Quality control: We also set up processes to make sure that the voice and tone are applied comprehensively. Who should a writer go to if they have a question they can’t answer from the documentation? Are there “spot checks” to catch copy that is not aligned? Do you implement a tool like writer.com which works as a sort of Grammarly-like plug in for voice? It’s not enough to create a voice, it’s the UX writer’s job to follow through to the end and ensure the voice comes alive.
Like the voice and tone, this also includes development, documentation, distribution, and quality control.
The style guide is the nitty gritty of the voice and tone guide. Here is where you dive into your company policy on capitalization (title case on buttons? sentence case everywhere? etc.), spaces around em dashes, British vs American English, date formatting, etc. Some of these decisions reflect the voice and others just need to be documented for the sake of consistency. People need a source of truth to align to because the user should be interacting with a product — not with a marketing team, product team, UX team, R&D team, etc. All communications need to be cohesive and consistent because they all reflect a single personality: your brand voice.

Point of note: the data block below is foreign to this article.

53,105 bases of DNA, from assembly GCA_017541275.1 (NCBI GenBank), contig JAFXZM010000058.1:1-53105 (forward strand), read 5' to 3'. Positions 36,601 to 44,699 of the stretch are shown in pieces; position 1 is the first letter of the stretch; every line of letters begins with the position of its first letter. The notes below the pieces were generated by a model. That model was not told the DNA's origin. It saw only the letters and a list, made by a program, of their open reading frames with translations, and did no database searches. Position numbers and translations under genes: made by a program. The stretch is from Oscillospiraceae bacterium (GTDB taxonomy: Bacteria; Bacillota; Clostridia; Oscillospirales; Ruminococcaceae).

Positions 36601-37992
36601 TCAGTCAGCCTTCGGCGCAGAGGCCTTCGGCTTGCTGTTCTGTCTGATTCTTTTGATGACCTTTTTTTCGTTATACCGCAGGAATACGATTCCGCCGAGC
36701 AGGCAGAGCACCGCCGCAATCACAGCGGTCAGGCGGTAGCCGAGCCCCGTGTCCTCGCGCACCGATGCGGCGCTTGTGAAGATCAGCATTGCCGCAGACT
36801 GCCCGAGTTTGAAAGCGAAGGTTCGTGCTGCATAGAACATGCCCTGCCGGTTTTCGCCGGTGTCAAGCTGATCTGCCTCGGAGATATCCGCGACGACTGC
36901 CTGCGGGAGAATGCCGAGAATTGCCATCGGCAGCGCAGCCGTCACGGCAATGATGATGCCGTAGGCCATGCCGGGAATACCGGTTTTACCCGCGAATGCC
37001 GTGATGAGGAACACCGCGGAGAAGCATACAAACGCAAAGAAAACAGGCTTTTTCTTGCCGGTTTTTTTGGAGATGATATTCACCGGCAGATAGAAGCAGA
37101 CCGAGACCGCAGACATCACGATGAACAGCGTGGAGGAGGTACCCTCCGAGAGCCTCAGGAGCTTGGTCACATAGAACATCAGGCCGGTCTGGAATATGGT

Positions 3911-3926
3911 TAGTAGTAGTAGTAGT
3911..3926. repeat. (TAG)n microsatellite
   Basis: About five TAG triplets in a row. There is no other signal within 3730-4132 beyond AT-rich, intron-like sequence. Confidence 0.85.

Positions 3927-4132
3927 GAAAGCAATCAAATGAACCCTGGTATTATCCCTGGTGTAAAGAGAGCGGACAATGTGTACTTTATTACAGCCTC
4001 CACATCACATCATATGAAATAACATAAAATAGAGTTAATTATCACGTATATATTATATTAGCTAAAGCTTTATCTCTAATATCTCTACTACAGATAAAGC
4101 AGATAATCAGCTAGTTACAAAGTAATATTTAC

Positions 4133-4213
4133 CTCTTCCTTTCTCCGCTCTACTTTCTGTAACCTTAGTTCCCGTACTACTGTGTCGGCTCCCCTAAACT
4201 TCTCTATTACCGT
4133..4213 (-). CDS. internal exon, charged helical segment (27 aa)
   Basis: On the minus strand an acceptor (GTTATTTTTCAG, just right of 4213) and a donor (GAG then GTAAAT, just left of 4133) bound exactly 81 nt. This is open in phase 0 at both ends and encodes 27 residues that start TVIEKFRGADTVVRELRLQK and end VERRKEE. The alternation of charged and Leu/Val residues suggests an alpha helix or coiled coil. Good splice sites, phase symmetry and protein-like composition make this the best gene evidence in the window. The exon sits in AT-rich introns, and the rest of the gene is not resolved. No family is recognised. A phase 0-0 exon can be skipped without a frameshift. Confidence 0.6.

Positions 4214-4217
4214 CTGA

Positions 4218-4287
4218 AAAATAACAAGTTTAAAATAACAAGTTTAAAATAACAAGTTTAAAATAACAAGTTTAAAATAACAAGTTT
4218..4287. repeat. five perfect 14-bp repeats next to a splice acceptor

Plain English translation